Air Travel News
Apple may enhance mobile devices with broad travel functionality
Technology media are abuzz with news about a possible plan by Apple to make a major foray into the travel sphere by arming its mobile devices – iPhones, iPads and iPod Touches – with new capabilities for making and storing reservations and loyalty data, checking in for flights and hotels, and even providing proof of identification at the airport.
According to these reports, Apple announced at a recent software developers’ conference a new product called Passbook for iOS, and also recently won patents for a more comprehensive suite of products called iTravel.
Passbook would reportedly be included in the iOS 6 version of Apple’s operating system for mobile devices, which is expected to be released later this year. The product would not only store digital airline boarding passes, but also digital versions of loyalty program cards, gift cards and even movie tickets. The Apple technology would reportedly enable live updates of these documents from available data sources, like flight delays and changes of boarding gates.
But the iTravel applications would take things much further, relying on short-range wireless Near Field Communications (NFC) technology that could transmit all kinds of information between the user’s iPhone or other device and a compatible device. This would enable wireless check-in for flights, hotels, rental cars and so on. Current Apple devices do not support NFC, but technology media are speculating that it could come in the iPhone 5 and/or the iPad 4.
The Apple patent application reportedly shows a mock-up of an iTravel app screen that would let the user make an airline, hotel or car reservation; retrieve and review the reservation; share the booking information with others; handle personal and baggage check-in tasks; and store personal identification data that could be shared with security officials at the airport. The latter function would reportedly even allow the user to store biometric data like a fingerprint or an iris scan on his device. Reservations that are not made through the iTravel app could reportedly be retrieved in any number of ways from other sources.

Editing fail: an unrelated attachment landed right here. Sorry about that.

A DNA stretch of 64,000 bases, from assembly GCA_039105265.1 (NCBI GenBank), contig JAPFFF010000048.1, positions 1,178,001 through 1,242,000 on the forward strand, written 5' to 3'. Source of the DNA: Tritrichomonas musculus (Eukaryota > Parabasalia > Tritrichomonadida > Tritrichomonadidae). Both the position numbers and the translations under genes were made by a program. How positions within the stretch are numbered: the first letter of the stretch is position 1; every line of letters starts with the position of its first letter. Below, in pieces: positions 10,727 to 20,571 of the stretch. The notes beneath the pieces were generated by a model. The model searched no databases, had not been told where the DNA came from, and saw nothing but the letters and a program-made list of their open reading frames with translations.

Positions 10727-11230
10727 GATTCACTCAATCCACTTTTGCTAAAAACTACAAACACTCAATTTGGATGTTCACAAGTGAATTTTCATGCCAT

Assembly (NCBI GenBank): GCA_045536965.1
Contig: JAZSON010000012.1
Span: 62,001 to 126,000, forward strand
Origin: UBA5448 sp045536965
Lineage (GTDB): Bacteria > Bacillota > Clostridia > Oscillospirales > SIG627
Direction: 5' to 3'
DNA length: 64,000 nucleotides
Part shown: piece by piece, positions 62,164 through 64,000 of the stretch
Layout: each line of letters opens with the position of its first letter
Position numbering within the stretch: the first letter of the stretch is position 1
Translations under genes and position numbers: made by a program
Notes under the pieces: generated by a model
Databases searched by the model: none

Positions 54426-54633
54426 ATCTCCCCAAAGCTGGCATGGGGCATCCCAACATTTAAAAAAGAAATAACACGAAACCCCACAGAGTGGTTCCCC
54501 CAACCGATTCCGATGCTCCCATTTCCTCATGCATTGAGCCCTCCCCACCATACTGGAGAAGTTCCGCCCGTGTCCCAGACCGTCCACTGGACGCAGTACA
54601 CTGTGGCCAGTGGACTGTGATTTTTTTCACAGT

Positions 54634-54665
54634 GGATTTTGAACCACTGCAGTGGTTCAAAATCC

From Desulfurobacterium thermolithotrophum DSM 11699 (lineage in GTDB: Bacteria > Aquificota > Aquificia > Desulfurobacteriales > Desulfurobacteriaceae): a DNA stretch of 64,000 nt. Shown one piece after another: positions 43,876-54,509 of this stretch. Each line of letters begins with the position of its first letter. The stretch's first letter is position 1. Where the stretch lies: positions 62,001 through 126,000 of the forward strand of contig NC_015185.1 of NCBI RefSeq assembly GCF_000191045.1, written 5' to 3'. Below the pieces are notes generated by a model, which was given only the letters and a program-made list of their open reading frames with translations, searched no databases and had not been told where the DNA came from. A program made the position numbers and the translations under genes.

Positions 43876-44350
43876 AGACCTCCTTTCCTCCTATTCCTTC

The iTravel app would reportedly interact with the user’s selected vendors so that, for example, the airline you book could send you a pre-flight message giving you the opportunity to state your seating preference, obtain an upgrade and generate a boarding pass.
At the airport, iTravel could not only give the user a way to provide digital verification of his identification, but would also keep him informed of flight time and gate changes, permit remote check-in for a flight, see relevant TSA information, locate airport services and concessions, and even indulge in social networking.
Passengers could check in simply by waving their NFC-equipped iPhone over a compatible airline device; they could also self-check their baggage, with the ticket and baggage data being synched up via NFC. On board, the Apple device with iTravel could link to the aircraft’s in-flight entertainment system, and on the ground it could provide all kinds of destination information.
The same functionality could apply at a hotel with compatible technology, so that the traveler could use his Apple device to check in, book various hotel services, and even control the TV, lighting and temperature in his room.
Still, the technology website CNET notes that “Apple files for patents all the time, and in many cases, the products described in its granted patents are never released. Whether iTravel will ever launch remains to be seen.”